PS. I’m told that Chart Navigator Pro will not be updated to include the new features of CE 2009, which is a bit of a bummer. But CNP will get an update of its own later this year. In the meantime, you could update CNP to CE 2009 as mentioned above, plus get the 2008/2009 CNP disc set for the latest data, but you will lose CNP’s contour view. “You can’t always get what you want, but…” 


Ben Ellison

Ben Ellison

Panbo editor, publisher & chief bottlewasher from 4/2005 until 8/2018, and now pleased to have Ben Stein as a very able publisher, webmaster, and editing colleague. Please don't regard him as an "expert"; he's getting quite old and thinks that "fadiddling fumble-putz" is a more accurate description.

23 Responses

  1. Eric says:

    Get used to the AIS Class B Filtering and Removal Selections.
    It is built into every new IMO Radar and ECDIS System on the Market!!!!
    Yes, it is TRUE that this is an IMO/SOLAS REQUIREMENT that the operator be allowed to filter and REMOVE all Class B Targets from the display!!
    While I don’t necessarily agree, it is in there and can easily be enabled to make Class B targets vanish instantly from any commerical radar and ECDIS display!

  2. SanderO says:

    I don’t get it. What’s the point of filtering out targets? Who CAN see them? Other B’s?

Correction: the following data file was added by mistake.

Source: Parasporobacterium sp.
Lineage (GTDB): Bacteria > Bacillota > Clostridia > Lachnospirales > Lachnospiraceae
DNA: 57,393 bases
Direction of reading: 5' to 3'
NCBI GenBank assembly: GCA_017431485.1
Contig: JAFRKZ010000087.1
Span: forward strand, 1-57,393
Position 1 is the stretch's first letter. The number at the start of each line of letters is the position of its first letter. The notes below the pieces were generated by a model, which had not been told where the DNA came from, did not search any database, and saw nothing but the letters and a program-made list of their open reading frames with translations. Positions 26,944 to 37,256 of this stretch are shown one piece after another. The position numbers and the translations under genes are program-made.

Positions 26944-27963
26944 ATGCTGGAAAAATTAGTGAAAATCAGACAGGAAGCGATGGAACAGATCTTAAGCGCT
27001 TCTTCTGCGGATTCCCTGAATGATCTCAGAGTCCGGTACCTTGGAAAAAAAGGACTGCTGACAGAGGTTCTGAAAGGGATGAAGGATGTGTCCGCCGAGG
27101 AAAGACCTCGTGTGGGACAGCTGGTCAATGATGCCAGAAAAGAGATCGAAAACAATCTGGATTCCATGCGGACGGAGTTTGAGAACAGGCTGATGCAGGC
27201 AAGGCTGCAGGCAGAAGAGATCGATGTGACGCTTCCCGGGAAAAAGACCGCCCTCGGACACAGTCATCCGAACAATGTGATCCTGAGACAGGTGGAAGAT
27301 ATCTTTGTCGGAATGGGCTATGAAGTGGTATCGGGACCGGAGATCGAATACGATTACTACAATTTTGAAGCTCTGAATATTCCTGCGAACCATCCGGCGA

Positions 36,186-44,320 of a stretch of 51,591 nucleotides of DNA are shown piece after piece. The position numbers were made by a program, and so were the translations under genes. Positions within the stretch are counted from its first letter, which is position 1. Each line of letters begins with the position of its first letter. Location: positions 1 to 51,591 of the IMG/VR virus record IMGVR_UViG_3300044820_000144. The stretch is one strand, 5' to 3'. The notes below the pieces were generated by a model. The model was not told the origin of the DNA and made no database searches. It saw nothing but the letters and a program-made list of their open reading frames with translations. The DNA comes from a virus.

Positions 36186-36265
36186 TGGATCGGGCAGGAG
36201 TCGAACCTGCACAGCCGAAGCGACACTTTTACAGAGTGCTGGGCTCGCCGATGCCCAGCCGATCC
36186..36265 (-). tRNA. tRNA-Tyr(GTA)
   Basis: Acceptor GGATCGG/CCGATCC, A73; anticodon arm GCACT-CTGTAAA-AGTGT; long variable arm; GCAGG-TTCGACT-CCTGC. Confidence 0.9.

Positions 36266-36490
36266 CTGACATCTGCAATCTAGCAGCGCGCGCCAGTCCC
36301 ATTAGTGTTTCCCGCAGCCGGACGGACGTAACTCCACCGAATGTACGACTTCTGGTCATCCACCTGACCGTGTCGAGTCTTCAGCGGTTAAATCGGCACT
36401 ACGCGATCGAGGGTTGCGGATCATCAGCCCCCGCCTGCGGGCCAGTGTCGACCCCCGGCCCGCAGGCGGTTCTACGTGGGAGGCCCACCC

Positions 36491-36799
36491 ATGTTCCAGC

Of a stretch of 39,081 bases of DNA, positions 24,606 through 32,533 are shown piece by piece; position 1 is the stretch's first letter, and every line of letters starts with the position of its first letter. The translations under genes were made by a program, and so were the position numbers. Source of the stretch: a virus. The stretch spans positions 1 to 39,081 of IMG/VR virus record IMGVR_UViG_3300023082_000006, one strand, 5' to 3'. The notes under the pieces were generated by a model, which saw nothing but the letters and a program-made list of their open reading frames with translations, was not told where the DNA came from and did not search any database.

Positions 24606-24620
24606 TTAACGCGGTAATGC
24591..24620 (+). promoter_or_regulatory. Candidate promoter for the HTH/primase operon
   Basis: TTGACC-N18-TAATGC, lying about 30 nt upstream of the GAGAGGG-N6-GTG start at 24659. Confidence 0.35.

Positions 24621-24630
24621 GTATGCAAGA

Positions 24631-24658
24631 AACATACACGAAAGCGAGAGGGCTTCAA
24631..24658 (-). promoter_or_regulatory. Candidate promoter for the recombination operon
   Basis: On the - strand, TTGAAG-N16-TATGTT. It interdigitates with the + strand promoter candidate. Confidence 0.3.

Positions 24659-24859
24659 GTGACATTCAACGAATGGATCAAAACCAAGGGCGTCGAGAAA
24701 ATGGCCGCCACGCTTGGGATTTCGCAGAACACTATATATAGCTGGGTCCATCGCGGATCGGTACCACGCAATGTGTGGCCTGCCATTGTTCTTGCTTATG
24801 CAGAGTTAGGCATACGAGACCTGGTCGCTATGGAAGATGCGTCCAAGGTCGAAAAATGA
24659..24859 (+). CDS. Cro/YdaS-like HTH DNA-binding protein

The NASA can’t receive B’s, the A’s filter them out? ha???

  3. Ben Ellison Ben Ellison says:

    I’m totally blown away. Eric is a very reliable source, but I had been told by another reliable source that IMO ships could not now and would not be allowed to blanket filter Class B targets.
    And that made sense to me. Didn’t the IMO develop Class A and Class B to work together? Aren’t there several ways to filter an AIS target screen without losing targets you might actually collide with? (Yes)
    I’d really like to see the wording of that requirement and also any guidelines the IMO has put forth on when it’s reasonable to filter out Class B and when it isn’t.
    I maintain that a jury is going frown on any skipper who runs down a boat he or she could have seen had they not filtered out the vessel’s AIS data, unless said skipper has a very, very good reason for such filtering.

  4. Anonymous says:

    Hi Ben,
    In the latest IMO software for Furuno FAR-2XX7 Radars have the Class B Filter that is now mandatory for the radar to pass IMO regs.

  5. CJ3 says:

    The Furuno AIS-150 Class A transponder unit allows the filtering of Class B targets received.

  6. Ben Ellison Ben Ellison says:

    Well, thankfully it now appears that Eric may have overstated the Class B filter. More research is being done, but apparently the IMO approved Class B filter he’s talking about only works in combination with user set safety parameters that define when a filtered target becomes an active target.
    In other words, a ship has the responsibility not to filter out targets they might collide with, which certainly makes more sense!

  7. Dan Gingras (Captdang) says: